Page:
It’s that time of year when fairgrounds all around the country come alive with the sights, smells and sounds of fun, food and entertainment.
County fair time is upon us. The Fayette County Fair officially opened yesterday, followed by the same annual event in Greene, Washington and Westmoreland counties in the coming weeks.
There is always a jam-packed line up filled with musical entertainment, fair food, demonstrations, contests, rides, derbies and games. But the county fairs provide an even greater importance in each area — the opportunity for education in the industry of agriculture, which is the main focus of every county fair in Pennsylvania.
County fairs serve as showcases not only for agriculture, but for horticulture and tourism. There are lessons to be learned about everything from how livestock is raised to the production of hay and grain, vegetables, fruits and nuts to perfecting baked and canned goods.
It is, in fact, these types of events that allow Southwestern Pennsylvania residents to really take root in where they call home and renew a sense of pride of where they live.
In the day of video games and other rapidly advancing technologies, it is important that we continually educate our youth about the world of agriculture, which happens to be one of the top industries in the state of Pennsylvania. It’s a chance to show our youth the importance of appreciating the land around them, how the industry benefits them now and will in the future, and to open their eyes to the possibilities as they grow older. They are lessons that cannot be found in any Xbox game or phone app.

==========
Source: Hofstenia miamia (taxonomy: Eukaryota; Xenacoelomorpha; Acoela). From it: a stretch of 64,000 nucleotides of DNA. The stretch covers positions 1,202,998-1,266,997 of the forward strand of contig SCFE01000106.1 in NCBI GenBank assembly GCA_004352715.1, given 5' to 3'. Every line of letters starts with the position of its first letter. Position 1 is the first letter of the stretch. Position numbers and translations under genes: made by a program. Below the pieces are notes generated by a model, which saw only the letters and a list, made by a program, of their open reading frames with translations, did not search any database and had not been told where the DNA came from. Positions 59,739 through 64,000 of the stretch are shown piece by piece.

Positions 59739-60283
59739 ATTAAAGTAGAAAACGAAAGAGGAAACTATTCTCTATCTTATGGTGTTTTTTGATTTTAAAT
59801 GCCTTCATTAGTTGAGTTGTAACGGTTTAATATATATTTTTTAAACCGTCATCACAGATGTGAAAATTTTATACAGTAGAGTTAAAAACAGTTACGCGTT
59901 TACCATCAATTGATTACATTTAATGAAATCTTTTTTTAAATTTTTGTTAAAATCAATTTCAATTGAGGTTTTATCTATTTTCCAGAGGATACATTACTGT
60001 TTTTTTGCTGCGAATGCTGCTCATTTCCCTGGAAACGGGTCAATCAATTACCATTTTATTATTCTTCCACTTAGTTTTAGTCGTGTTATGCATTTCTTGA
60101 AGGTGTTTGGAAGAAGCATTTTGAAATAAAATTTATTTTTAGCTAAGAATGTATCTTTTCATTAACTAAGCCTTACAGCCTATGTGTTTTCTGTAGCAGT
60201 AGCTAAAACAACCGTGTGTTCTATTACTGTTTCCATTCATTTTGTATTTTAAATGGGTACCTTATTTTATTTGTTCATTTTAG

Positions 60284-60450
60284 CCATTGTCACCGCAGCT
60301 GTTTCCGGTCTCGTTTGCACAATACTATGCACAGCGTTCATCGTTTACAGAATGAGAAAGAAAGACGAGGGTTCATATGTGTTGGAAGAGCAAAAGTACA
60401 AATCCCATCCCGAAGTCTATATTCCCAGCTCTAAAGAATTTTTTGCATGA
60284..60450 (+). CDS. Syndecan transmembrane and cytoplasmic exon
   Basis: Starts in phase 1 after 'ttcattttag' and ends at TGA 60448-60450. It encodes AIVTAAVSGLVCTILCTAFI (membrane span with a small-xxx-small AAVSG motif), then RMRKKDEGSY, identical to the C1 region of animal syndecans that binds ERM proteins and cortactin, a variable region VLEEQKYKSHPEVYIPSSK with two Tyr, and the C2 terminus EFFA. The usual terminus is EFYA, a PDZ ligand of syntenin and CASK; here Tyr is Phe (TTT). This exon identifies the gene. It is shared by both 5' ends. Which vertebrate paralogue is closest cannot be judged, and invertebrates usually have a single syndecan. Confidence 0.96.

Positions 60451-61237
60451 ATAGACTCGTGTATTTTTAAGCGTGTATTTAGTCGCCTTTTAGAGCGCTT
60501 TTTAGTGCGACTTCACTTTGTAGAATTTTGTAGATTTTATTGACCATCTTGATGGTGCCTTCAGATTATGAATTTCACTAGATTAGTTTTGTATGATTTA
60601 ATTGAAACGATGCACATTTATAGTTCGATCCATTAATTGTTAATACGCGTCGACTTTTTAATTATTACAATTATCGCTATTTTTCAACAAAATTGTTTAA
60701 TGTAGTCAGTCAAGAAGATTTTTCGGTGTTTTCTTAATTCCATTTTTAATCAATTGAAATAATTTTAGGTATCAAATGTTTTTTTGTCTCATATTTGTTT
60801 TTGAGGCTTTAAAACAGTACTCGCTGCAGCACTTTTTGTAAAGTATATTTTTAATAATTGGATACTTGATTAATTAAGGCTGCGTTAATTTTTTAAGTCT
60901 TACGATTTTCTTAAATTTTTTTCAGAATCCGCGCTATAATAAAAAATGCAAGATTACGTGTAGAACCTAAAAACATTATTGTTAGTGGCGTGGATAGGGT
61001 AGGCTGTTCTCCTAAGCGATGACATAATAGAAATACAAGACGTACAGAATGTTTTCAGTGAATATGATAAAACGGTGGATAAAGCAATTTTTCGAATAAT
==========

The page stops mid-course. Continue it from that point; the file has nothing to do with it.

As adults, it is our responsibility to plant as many of those seeds of knowledge for our children as we possibly can.
County fairs also lend an opportunity to those participating in 4-H, America’s largest youth development organization, to learn the value of hard work, sacrifice and even team participation. Months before opening day, youths spend countless hours preparing animals, produce, clothing and other items to be showcased, judged and, oftentimes, sold at the county fair. It’s hard work that most certainly pays off in the end. It is learning in process, from start to finish. Those are valuable lessons for youngsters no matter what occupation they may have their sights on.
“4-H was founded on the belief that when kids are empowered to pursue their passions and chart their own course, their unique skills grow and take shape, helping them to become true leaders in their lives, careers and communities,’’ noted officials from the Penn State Extension, which operates the program in the state.
We can all agree that is the direction in which we are hoping to push our future.